Volume 50/Number 3/Abstract 6
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Acta Parasitologica, Vol. 50, No. 3, 2005, 221-227
Muriel Vervaeke(1)*, Pierre Dorny(2,3), Luc De Bruyn(1,4), Francis Vercammen(2), Kurt Jordaens(1), Koen Van Den Berge(5) and Ron Verhagen(1) - A survey of intestinal helminths of red foxes (Vulpes vulpes) in northern Belgium

(1)Department of Biology, Evolutionary Biology, University of Antwerp, Groenenborgerlaan 171, B-2020 Antwerpen; (2)Department of Animal Health, Institute of Tropical Medicine, Nationalestraat 155, B-2000 Antwerpen; (3)Department of Virology, Parasitology and Immunology, University of Ghent, Salisburylaan 133, B-9820 Merelbeke; (4)Institute of Nature Conservation, Kliniekstraat 25, B-1070 Brussel; (5)Institute for Forestry and Game Management, Gaverstraat 4, B-9500 Geraardsbergen; Belgium
*Corresponding author: muriel.vervaeke@ua.ac.be
Between 1994 and 1999, 219 red foxes (Vulpes vulpes) were collected in northern Belgium and examined for intestinal helminths. The effects of host-related (age, sex, body mass/size ratio) and temporal factors on the prevalence and on the number of parasite species per individual host were investigated. The following parasites were found: cestodes Echinococcus multilocularis (1.8%), Dipylidium caninum (0.9%) and Taenia spp. (2.7%), nematodes Toxocara canis, Toxascaris leonina (47.9%) and Uncinaria stenocephala (31.5%), and trematode species (0.9%). Of all foxes, 82 (37.4%) proved to be fully negative. We found no host-related (sex, age) nor temporal effect on parasite occurrence and on the number of parasite species per individual host. Unparasitised adult foxes had a higher body mass/size ratio than hosts with intestinal parasites and also the number of parasite species per individual was negatively related with this rough index of host body condition. The presence of these zoonotic parasites in a region with a very high human population density urges a close surveillance of these parasites as they may lead to expansions of helminthoses in (northern) Belgium. Finally, this study emphasizes the need to study the prevalence of intestinal helminths in regions that are recently colonised by red foxes since such studies may add to our understanding of the emergence, the temporal spread and the persistence of zoonoses in Europe.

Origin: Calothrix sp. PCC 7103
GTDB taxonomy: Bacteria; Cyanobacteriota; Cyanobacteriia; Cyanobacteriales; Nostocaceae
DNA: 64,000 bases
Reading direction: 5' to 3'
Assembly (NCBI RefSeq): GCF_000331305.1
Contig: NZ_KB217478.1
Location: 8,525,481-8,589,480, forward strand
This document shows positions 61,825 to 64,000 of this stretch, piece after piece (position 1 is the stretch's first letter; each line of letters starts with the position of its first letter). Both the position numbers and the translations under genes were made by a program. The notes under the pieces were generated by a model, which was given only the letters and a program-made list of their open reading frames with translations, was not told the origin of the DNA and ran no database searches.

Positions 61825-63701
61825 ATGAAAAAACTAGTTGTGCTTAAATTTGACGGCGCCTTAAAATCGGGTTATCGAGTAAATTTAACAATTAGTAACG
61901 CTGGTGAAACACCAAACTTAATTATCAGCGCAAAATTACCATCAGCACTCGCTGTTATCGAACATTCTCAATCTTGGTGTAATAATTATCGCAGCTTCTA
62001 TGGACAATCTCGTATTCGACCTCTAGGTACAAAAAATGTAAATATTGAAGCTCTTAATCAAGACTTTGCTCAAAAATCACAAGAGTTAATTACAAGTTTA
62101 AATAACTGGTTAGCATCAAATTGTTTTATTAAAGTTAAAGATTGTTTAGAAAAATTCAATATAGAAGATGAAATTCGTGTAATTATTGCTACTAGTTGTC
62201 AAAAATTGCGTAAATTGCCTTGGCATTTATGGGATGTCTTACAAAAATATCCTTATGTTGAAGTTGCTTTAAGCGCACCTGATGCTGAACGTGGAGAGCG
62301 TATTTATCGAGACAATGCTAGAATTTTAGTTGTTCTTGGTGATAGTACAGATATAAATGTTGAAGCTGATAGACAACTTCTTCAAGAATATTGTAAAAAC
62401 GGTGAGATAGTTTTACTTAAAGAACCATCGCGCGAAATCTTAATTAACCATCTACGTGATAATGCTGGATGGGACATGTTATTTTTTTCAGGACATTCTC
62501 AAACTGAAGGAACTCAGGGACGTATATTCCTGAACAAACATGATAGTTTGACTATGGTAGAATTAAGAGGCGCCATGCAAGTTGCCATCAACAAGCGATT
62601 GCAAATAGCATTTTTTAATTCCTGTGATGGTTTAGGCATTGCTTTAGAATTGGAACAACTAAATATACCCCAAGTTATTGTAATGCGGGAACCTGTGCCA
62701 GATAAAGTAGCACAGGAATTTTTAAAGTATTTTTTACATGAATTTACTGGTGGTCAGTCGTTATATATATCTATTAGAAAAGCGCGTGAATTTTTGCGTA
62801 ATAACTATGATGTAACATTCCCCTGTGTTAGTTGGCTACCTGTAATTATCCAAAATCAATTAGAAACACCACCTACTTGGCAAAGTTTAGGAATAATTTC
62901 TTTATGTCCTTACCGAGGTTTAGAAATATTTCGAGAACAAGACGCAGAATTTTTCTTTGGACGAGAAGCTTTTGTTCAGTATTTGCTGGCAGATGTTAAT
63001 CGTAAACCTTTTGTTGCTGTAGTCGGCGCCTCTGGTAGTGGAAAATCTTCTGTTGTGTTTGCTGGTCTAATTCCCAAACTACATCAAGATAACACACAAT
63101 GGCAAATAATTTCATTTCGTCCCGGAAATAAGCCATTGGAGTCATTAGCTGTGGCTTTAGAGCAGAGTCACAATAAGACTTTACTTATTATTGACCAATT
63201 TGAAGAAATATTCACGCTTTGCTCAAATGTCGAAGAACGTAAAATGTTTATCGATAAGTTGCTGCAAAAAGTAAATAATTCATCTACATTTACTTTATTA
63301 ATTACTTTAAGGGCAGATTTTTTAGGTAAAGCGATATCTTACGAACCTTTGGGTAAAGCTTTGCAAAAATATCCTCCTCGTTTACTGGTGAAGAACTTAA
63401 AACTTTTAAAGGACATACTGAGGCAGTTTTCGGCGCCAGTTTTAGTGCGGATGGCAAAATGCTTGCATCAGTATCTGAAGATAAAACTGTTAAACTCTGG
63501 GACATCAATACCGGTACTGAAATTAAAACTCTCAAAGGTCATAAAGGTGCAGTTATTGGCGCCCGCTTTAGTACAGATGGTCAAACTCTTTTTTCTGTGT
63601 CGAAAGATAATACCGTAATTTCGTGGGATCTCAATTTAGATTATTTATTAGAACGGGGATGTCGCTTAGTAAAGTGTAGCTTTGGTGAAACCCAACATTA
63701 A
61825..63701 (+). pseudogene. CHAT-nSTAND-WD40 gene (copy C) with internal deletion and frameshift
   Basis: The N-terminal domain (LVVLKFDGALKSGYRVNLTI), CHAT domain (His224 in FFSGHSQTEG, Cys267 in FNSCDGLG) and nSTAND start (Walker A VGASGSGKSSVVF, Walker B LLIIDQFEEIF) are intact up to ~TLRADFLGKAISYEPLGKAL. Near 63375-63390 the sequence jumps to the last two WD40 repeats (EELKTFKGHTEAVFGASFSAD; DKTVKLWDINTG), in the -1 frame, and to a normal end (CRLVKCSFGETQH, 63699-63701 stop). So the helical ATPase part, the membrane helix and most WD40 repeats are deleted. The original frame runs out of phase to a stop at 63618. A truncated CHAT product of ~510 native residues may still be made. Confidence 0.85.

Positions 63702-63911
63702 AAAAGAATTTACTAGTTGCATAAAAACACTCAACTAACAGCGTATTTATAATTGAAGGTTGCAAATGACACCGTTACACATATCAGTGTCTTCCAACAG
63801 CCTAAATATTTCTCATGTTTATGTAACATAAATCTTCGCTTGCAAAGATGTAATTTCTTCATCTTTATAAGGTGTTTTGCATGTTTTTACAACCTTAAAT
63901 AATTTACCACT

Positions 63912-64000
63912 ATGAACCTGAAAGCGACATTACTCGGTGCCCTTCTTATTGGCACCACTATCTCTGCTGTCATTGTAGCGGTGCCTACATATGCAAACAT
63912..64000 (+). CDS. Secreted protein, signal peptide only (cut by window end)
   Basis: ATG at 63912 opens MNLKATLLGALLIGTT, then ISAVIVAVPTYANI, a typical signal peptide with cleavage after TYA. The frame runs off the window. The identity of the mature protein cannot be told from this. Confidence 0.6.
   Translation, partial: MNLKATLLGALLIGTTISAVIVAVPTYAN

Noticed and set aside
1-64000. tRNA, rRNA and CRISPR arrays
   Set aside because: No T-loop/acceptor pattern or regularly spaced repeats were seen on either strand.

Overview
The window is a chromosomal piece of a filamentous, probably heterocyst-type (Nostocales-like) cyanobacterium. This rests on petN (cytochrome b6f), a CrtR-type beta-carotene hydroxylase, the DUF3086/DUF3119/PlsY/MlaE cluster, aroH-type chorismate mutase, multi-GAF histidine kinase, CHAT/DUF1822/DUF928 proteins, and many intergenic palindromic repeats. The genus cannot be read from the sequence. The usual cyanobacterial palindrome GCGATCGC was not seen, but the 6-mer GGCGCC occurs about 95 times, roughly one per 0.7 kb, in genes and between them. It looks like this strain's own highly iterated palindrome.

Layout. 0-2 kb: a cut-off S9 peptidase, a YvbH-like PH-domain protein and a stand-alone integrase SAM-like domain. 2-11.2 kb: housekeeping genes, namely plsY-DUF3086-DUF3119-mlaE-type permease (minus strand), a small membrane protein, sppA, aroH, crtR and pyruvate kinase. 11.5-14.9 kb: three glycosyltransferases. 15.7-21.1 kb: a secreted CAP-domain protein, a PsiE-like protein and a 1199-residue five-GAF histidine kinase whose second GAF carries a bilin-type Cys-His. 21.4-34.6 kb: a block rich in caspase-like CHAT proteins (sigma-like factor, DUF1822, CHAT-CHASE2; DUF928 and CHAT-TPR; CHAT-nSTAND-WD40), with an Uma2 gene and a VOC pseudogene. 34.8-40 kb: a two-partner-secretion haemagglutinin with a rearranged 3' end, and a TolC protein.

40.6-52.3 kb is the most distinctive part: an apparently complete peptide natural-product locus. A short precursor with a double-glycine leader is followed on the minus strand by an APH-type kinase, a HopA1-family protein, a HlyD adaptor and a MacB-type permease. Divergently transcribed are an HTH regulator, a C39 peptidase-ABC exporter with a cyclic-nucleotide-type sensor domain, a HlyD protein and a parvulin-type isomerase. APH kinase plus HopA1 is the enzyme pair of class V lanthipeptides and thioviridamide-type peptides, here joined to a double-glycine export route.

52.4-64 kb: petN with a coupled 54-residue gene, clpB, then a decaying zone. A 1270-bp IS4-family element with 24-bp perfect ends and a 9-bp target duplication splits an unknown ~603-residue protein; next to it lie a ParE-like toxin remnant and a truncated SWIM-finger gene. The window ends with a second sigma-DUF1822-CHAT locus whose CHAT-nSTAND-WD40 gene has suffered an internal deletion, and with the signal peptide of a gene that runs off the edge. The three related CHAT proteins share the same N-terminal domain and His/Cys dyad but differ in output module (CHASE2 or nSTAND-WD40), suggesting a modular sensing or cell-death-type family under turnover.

KEY WORDS: Vulpes vulpes, intestinal helminths, epidemiology, zoonoses, Belgium

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